Stillwater Co-Housing Community Breaks Ground, Assists Habitat By BEVERLY BRYANT Midweek Editor STILLWATER — In anticipation of groundbreaking for the Oakcreek Community, Oklahoma’s first cohousing community, Habitat for Humanity volunteers were invited to remove paneling, moldings, pocket doors, hot water heater, chandelier, toilets, facings, some parquet floor, some cabinets and cabinet doors, the slate from the hearth, trim and any other reuseable construction items from the house that will become the Common House for Oakcreek Community. The Oakcreek Community is being created by a group of adults who aren’t satisfied with existing retirement options. Oakcreek community members participated in the design of their neighborhood and are committed to a set of guiding principles, including active, healthy living for body, mind and spirit; lifelong learning and growth; interdependence, mutual support and compassion; community service; environmental sustainability and stewardship. “We want to be good neighbors and members of the larger Stillwater community. Allowing Habitat to ‘harvest’ our future Common House for good, reuseable materials flows right out of our value statement,” said future Community homeowner Emma Tusing. The neighborhood design provides a balance between personal privacy and making it easy to know your neighbors with large front porches and walking lanes between the homes. The homes will be built to be very energyefficient and use geothermal heating and cooling to further reduce their use of nonrenewable resources. At present, 11 households are vested members of Oakcreek Community and have reserved 11 of the 24 home units. Members range in age

HABITAT FOR HUMANITY volunteers Jesse McIntyre, Tracie Dickerson, Caitlin Robertson (OSU students), and Bob Perkins (retired postal worker and “professional volunteer”) strip the paneling from the soon-tobe-remodeled Oakcreek Common House in Stillwater. from 58 to 85 and include poured it together to repre- Phillips, Project Manager, singles and couples, working sent the contribution that Brown Engineering; Kelly and retired. Members include each of the present 11 mem- Harris, civil engineer, Keya doctor, retired business bers have made toward the stone Engineering; and Genowner, OSU Spanish teacher, development of this commu- eral Contractor, Scott Campparish nurse, retired OSU fac- nity. The traditional “turning bell, Campbell Construction. ulty members, private-prac- the dirt with shovels” ritual The finished project will tice psychologist, avid tennis followed. Actual construction be a neighborhood of 24 players, retired librarian, is scheduled to begin Oct. 17 privately owned one- and estate/tag sale organizer and a with completion and move-in two-bedroom homes with phlebotomist. scheduled for fall 2012. shared open spaces and a None of the members are Oakcreek Community mem- 3,500-square-foot Common ready to retire from life. bers have created the design House for community gathThe group is seeking mem- of their new neighborhood erings, cooperative activities bers who want to embrace an and homes with the profes- and guest accommodations. active, welcoming, mindful sional assistance of architect The community is sited on 7.5 lifestyle in the second half of Charles Durrett of McCamant wooded acres along Boomer their lives. & Durrett Architects, Nevada Creek. Groundbreaking was held City, Calif., and Development More information about Oct. 6 at 1806 North Husband. Consultant Kathryn McCa- Oakcreek Community can be As part of the groundbreak- mant, Cohousing Partners, found at www.OAKCREEKing ceremony, members of LLC, Nevada City, Calif. or by calling Oakcreek brought soil from Local professionals work- Pat Darlington at (405) 880their current homes and ing on the project are Jana 3703.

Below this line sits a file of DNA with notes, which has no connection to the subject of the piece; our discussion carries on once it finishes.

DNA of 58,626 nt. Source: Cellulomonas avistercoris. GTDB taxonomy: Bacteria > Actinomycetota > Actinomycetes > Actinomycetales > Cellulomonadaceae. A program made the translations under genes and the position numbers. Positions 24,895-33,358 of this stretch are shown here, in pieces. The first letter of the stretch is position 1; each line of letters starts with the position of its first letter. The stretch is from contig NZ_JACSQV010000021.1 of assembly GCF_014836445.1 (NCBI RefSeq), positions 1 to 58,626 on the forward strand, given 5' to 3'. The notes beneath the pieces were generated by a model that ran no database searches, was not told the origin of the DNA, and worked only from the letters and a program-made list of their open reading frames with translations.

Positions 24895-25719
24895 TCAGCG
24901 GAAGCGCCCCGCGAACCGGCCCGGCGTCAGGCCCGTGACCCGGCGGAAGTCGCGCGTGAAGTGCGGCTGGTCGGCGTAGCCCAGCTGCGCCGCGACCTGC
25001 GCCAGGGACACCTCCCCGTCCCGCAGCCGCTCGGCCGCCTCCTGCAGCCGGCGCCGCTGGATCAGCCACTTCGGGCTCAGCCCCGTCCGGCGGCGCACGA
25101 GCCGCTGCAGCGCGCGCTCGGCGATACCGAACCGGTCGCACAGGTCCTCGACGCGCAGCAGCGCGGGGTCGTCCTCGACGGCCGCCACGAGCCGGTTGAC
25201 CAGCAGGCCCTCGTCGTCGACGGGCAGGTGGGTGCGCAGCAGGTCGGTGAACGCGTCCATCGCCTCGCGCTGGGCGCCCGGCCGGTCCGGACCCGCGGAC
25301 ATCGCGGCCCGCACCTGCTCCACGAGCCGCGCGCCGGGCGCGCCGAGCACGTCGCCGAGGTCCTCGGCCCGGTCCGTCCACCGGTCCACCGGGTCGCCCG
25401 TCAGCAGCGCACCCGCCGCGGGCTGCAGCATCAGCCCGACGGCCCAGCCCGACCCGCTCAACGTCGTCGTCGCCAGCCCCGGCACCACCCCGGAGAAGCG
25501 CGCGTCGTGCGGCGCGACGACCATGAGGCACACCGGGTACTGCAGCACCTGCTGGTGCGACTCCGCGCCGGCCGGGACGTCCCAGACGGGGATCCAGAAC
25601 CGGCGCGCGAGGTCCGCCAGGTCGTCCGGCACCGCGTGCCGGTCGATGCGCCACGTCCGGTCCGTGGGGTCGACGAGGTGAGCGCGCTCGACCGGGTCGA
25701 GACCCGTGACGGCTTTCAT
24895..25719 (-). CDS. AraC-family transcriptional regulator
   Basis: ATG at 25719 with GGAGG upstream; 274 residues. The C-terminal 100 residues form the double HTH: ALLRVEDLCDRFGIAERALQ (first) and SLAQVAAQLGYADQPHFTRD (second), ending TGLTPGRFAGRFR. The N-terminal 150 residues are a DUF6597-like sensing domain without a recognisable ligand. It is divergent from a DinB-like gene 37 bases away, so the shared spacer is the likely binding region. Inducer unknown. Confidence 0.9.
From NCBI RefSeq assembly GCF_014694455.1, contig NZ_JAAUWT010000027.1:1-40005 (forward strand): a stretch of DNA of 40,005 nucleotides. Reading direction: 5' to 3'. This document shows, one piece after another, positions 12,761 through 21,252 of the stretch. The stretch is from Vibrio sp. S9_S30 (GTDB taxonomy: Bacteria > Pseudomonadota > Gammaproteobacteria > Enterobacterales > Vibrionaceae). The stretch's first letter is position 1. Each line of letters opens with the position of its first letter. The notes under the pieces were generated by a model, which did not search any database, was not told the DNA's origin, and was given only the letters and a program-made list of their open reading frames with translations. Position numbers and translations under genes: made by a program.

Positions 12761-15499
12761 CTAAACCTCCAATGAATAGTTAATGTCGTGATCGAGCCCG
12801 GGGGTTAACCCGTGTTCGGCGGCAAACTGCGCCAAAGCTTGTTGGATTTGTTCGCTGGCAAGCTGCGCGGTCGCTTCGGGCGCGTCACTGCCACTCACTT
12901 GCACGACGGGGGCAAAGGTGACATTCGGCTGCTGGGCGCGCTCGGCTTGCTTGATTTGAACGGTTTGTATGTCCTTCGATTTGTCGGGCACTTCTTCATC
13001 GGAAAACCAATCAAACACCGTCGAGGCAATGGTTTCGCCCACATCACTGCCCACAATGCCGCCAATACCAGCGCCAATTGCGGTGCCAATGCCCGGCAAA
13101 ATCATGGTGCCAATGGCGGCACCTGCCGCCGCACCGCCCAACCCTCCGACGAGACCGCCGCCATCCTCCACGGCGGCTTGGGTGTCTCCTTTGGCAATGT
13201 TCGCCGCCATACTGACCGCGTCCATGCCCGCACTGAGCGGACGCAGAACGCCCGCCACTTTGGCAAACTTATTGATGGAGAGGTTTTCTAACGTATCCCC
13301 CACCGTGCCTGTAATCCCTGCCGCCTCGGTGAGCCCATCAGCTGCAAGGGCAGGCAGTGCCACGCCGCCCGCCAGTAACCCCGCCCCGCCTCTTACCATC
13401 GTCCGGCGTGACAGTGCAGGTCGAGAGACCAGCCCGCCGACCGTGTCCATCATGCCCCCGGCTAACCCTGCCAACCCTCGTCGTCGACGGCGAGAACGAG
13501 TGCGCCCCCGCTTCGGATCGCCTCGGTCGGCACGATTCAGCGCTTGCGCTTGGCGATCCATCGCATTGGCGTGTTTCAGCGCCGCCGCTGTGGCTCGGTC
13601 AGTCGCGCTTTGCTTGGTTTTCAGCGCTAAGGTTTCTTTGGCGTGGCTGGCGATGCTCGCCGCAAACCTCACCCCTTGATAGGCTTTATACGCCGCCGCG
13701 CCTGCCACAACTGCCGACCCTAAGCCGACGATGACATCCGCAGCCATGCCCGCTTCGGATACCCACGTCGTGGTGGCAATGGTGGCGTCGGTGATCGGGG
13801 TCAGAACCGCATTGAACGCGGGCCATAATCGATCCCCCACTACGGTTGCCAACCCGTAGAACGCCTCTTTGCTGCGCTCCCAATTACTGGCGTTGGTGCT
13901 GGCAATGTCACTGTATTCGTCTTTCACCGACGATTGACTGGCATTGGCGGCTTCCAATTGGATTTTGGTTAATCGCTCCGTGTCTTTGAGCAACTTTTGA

Teen Queen

Lamont Alumni Reunion Nov. 26 LAMONT — Graduates from Lamont High School will be gathering in Lamont on Nov. 26 for the alumni association reunion. Starting at 4 p.m., the Methodist Church will host a gettogether coffee for all alumni. Former students who want to bring some pictures or old year books are asked to do so. At 6 p.m. the “Mardi Gras Banquet” and program starts in the old gym. Tickets are available from the State Exchange Bank for $15 per person. To purchase tickets, call Micki Metcalf at (580) 388-4345 or mail checks to State Exchange Bank in care of Micki Metcalf, Box 7, Lamont OK 74643. Deadline is Nov. 21. Make checks payable to Lamont High School Alumni Association. The honored classes are 2001 and 2002 and all classes are invited. This event is held every two years. Don Muegge will be the master of ceremonies and Stagecoach will furnish the meal.

MEGHAN KELLY was crowned the 2011-12 Teen Queen for the Cherokee Strip Riding Club of Perry. She is the daughter of Michael and Joyce Kelly and Vic and Rhonda Bennett. She also won Horsemanship and High Ticket Sales. During her next year as Teen Queen, Kelly said she hopes to represent the club by attending many rodeos in the state and talking to people about the sport of rodeo.